A Seinfeld reunion offer has been made, and Jerry has already responded!
According to a recent interview with the Hollywood Reporter, Seinfeld the man had been approached about bringing back Seinfeld the TV show for a one-off live episode that would reunite Jerry, Kramer (Michael Richards), George (Jason Alexander), and Elaine (Julia Louis-Dreyfus).
The episode would presumably be about nothing, only nothing in the 21st Century.
The original series ended in 1998 after nine seasons, and is one of the most well-regarded sitcoms of all time, finale aside.
"Kramer, is that woman wearing just a bra?" #TheCaddy pic.twitter.com/HGstTuZmymBut before fans salivating for a return get carried away with themselves, here was Jerry's response to the offer.
— Seinfeld (@SeinfeldTV) August 12, 2016
"No," he answered when asked if he would consider a possible comeback. "But we did have an offer -- I won't say who from -- to do a new, live episode of Seinfeld on TV."
Asked if he considered "any piece of it," Seinfeld laughed and said, "No!"
Jerry has been accused in the past of being downright curmudgeonly about the possibility of doing another episode. Some feel he's a bit "no-for-the-sake-of-no" out of some contempt for those who enjoyed the original series.
However, his motivations for not doing a reunion episode are a bit more "for" the fans than against.
In fact, in one of his last Reddit AMAs (hat tip to AdWeek), the star of Comedians in Cars Getting Coffee elaborated on why a comeback episode is a really bad idea.
Responding to a fan who thought it would be a great idea to bring back the Fab Four, Jerry had this to say.
"I think you're wrong. I think it would be lame, and I think it would be an embarrassment to the nice place that the show occupies. I'm absolutely happy keeping it the way it is."Jerry expanded on those thoughts, telling the questioner that you "can't keep asking for more of certain things, you know?"
He believes that one of the keys to life "is having a sense of proportion, knowing how long to sit at a restaurant after you've eaten, or how long you should go on vacation."
To illustrate that point, he used the example of a Hawaiian vacation, stating that if you go there for a month, "I guarantee you that by the end you'll hate it."
"So it's the same with a TV show, you want to do a certain amount of it, so that [t]hen people look back on it and they love it. I could have easily done the show for one or two or three more years, but it would have changed the way people look back at it. I think I made the right decision. Because people like the show now even more than they did in the 1990s, because it didn't get worn out."Jerry is right in his assessment of how people still feel about the show. It is aired every day in syndication and the entire series is now available on Hulu Plus and remains one of the streaming platform's most popular commodities in spite of not having a new episode for 18 years and counting.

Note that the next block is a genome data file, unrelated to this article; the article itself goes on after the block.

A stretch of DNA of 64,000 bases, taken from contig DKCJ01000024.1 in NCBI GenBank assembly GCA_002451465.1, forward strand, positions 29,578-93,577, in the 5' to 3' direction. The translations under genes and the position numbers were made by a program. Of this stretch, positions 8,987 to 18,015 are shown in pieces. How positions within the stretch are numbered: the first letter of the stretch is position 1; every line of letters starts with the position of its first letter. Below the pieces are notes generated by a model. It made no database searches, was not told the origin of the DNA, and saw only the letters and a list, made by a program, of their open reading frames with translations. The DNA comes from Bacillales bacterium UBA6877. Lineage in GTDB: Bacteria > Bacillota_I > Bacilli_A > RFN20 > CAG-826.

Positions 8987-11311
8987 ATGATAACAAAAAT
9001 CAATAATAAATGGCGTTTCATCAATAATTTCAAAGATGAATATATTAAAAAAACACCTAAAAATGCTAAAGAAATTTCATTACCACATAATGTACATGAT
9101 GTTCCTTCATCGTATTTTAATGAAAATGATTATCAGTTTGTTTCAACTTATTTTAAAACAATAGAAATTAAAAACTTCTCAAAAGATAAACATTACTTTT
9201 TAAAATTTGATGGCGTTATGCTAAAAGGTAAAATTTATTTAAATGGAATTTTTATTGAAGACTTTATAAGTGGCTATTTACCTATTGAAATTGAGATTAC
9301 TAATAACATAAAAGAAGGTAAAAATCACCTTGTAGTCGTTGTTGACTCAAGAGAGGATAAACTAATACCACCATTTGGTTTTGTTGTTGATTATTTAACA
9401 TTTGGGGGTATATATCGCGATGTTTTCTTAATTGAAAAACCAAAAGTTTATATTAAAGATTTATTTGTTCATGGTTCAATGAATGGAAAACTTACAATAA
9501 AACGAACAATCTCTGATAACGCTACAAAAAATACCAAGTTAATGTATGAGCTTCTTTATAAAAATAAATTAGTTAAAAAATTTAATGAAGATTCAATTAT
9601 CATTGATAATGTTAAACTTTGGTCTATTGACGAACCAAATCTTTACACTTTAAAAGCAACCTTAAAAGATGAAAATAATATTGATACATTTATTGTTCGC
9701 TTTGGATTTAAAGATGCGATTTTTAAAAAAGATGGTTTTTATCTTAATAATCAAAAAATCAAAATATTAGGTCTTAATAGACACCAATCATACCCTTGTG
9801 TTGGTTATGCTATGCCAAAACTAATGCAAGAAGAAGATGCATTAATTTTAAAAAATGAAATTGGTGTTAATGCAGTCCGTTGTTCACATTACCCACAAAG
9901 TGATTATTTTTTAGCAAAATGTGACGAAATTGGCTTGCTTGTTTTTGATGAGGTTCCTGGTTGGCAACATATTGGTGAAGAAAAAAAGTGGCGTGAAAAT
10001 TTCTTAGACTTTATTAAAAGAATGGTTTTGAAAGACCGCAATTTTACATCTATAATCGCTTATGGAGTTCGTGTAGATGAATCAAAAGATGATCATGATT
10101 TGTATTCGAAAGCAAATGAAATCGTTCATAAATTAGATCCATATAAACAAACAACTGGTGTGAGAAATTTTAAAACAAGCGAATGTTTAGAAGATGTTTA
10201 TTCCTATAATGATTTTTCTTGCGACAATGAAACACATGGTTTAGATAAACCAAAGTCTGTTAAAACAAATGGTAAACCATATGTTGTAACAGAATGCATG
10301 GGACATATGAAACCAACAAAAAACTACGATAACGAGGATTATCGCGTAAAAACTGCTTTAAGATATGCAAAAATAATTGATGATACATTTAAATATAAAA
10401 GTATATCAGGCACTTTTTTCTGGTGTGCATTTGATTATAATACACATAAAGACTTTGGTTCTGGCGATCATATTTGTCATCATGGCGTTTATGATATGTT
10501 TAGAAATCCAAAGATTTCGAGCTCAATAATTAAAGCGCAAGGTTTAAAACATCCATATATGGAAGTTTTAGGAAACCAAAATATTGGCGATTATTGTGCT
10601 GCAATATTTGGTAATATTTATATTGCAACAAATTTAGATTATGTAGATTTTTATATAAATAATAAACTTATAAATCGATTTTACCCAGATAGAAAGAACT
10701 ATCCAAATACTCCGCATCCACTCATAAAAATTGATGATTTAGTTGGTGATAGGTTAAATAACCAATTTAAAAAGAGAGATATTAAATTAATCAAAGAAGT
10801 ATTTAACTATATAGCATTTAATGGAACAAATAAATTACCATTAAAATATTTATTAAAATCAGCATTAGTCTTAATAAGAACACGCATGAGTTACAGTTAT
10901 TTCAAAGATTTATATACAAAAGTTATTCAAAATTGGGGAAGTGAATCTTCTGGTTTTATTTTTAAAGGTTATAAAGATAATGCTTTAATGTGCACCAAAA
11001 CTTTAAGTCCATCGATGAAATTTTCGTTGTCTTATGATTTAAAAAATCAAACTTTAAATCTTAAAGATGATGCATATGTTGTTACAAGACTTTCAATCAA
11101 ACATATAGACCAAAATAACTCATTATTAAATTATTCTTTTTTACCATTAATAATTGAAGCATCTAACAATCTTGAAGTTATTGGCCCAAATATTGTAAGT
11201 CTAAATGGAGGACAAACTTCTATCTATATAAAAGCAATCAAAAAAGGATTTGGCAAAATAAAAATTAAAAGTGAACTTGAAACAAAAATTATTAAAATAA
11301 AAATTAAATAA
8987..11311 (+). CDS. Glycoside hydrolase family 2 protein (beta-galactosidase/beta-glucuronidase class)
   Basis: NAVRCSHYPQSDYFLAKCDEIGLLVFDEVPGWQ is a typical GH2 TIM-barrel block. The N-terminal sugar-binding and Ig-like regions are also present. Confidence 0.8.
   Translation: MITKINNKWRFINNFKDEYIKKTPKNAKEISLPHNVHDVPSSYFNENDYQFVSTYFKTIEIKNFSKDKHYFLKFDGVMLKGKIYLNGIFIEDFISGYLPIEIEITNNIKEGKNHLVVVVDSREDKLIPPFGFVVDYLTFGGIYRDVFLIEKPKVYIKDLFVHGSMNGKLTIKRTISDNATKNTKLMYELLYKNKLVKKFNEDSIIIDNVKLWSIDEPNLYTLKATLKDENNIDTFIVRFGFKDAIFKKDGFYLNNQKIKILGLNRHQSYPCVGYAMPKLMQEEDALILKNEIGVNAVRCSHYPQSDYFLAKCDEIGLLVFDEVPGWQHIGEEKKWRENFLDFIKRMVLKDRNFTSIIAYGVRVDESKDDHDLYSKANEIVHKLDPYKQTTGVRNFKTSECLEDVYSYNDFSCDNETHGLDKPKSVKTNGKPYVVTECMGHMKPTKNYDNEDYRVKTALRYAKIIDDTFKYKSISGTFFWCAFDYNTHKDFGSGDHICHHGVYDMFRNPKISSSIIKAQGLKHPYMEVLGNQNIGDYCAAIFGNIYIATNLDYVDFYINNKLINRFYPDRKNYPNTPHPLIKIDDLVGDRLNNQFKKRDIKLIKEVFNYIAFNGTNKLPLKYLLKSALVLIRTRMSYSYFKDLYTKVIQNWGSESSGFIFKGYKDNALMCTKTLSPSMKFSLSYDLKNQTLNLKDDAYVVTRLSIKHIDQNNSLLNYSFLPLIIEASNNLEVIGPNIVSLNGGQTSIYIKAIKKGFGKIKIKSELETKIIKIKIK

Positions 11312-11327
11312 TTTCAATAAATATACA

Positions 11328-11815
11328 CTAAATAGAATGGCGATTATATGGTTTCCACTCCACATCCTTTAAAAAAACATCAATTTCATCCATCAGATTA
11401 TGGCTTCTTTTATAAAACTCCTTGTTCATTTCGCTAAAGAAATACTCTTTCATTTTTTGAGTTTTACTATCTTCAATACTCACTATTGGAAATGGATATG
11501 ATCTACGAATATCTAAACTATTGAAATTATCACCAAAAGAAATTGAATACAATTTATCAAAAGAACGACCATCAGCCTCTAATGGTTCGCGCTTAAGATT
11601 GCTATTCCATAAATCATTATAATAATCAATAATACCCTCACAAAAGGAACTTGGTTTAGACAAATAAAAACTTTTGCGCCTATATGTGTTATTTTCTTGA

But in Seinfeld's answer, he misses one other reason that bringing the show back would be a bad idea. The world with regard to comedy has changed dramatically.
The most talented comedians -- himself included -- refuse to play college campuses because of political correctness run amok.
The original series innovated and set the tone for breakthrough comedy. Now it would be entering an embittered and uptight landscape -- one as humorless as it is blunt.
Seinfeld was always at its best when it had to think of creative ways of dealing with taboo and borderline taboo subjects. Those margins are no longer there for the show to play with, so existing as it does "in the past" makes it this lost-in-a-way holy grail of comedy that the art form needs to get back to.
It essentially sets the terms by which you enjoy it. A new episode with that type of attitude would be subject to current comedic terms, and quite frankly, the landscape doesn't deserve it.
A DMX supercut catalogs Seinfeld's many, many fictional girlfriends https://t.co/zEhysTqP37 pic.twitter.com/ytkvgZcE2SBut what do you think, readers?
— The A.V. Club (@TheAVClub) August 12, 2016
Is Seinfeld right to say no to this offer, or should he consider bringing it back and trying to do something innovative with it? Sound off in the comments section below.
[Image via NBC]